DNV, the independent expert in risk management and assurance, is moving ahead in collaboration with Reodor Studios to create a digital service that will make it easy to plan for sustainable decommissioning and recycling when a wind farm has reached the end of its life cycle.
In the 1970s, the wind power industry boomed, and thousands of wind farms were built around the world. Now, 50 years later, the world faces a historic challenge: what do you do with a 300-tonne wind turbine when it has reached the end of its life? ReWind, a brand-new digital service, aims to address this key issue for the wind industry.
Today, most decommissioned wind turbines are buried underground, for lack of a better solution. In 2020 Bloomberg highlighted the situation in Casper, Wyoming in USA, where 870 wind turbine blades are buried under a landfill. WindEurope estimates that 25 thousand tonnes of wind turbine blades will have to be recycled by 2025, and 52 thousand tonnes by 2030.
DNV’s specialist team analyses and develops reports for wind farm owners and operators, showing, among other things, which materials the wind turbines contain, how they can be disposed of in the best possible way, what can be recycled and how. Now, in collaboration with Reodor Studios, a Norwegian corporate venture and innovation studio, DNV will shape this into a digital service.
“This service will enable wind farm owners to quickly assess turbine recyclability percentage and options, end-of-life planning, and sustainable decommissioning,” explains Matthew Geraghty, Founder and ReWind venture lead at DNV.
The use of wind energy will grow, and with that, the need to replace older turbines and equipment to keep pace with developments. Indeed, DNV’s 2022 Energy Transition Outlook report forecasts that by 2050, wind will provide almost 50% of on-grid electricity in Europe, and 40% in North America and Latin America. New turbine types and bigger turbines, blades, and towers will raise capacity factors for onshore wind from 26% now to 34%, and from 38% to 43% for offshore wind by 2050.
“This is the first time in history that we have faced such a challenge. A wind turbine has a life cycle of around 20-30 years, and now many wind turbines are approaching the end of their life cycle. Today, the process of recycling and decommissioning these is extremely complicated and manual, and large quantities of wind turbines end up in landfills, for lack of better solutions. Introducing this digital service helps the owner plan for decommissioning, map costs, and assess recycling options,” says Lucy Craig, Director Growth, Innovation & Digitalisation, Energy Systems at DNV.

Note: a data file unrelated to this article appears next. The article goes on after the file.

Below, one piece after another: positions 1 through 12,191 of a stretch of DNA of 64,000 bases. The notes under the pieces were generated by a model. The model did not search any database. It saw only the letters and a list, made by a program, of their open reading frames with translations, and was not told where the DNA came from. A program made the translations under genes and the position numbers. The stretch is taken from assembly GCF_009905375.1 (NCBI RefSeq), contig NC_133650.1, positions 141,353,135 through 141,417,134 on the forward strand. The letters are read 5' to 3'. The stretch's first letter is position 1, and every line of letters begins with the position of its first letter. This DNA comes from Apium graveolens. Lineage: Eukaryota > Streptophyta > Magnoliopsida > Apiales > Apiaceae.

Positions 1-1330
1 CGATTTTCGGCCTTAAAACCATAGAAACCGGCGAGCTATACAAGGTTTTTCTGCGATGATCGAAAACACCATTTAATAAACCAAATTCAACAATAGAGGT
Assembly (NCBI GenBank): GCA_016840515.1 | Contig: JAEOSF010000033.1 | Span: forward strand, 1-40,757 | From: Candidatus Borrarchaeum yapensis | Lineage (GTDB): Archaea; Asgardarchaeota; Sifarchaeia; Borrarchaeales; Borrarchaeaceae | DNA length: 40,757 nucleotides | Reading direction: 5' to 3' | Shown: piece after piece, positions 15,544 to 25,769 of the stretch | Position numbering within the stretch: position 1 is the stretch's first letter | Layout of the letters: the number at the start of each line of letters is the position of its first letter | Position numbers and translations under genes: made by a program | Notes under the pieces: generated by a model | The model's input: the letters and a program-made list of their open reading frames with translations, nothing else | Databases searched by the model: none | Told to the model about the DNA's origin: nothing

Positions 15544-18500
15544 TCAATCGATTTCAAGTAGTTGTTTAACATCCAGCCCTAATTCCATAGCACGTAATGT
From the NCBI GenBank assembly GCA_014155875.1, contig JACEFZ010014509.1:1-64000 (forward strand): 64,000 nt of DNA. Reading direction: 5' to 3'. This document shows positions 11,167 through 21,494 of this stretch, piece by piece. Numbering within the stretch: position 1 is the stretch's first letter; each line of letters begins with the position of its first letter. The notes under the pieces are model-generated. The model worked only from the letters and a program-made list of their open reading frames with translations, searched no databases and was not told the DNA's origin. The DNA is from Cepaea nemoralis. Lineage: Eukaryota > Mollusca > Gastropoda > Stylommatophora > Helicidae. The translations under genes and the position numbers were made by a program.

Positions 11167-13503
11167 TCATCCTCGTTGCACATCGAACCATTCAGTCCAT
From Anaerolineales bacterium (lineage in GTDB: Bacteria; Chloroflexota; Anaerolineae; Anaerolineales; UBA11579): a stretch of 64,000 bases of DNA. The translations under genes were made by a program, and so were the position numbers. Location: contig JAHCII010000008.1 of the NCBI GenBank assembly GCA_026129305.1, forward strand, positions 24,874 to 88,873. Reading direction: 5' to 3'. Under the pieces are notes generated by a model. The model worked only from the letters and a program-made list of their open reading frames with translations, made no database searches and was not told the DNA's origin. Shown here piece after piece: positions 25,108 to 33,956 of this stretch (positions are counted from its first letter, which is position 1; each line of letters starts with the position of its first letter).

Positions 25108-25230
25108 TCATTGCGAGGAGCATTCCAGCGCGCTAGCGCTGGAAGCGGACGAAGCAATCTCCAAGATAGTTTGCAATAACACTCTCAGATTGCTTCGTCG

In order to create a digital service that meets all its customers’ needs, DNV has initiated a collaboration with Reodor Studios. By combining Reodor’s expertise in building digital products and services with DNV’s world-leading domain knowledge, the ReWind team can work faster, increase the chances of scaling successfully, and build a well-tested service that can make the process of decommissioning wind turbines smoother for wind farm owners and operators.
Current customer of the service Gintare Briola, Head of Portfolio Management, CEI at Capital Dynamics states “Capital Dynamics Clean Energy is committed to responsible investment and ESG implementation throughout the investment lifecycle. ReWind’s recyclability study for our wind farms helped us gain a better understanding on the recyclability of the equipment, the existing and developing recycling methods, including for composite blade waste, and forecasted decommissioning costs. ReWind also provided recommendations for various stages of the project life cycle that we at Capital Dynamics hope to implement to minimise environmental impact and reduce lifetime emissions.”
“DNV, which already has a large customer base of wind power operators and owners and sits on world-leading knowledge of wind power, has foreseen the need for this service, both through dialogue with the customers, but also through hard data. Add to that Reodor’s creativity and experience in building products and services, and I believe it’s a perfect match to create a solution that can potentially solve a huge industry – and global – need,” says Kate Butchart, Strategic Advisor at Reodor Studios.
The digitisation project is now ongoing, with the team working on validating market needs, developing a service concept, business model, and a scalable growth strategy based on customer insights.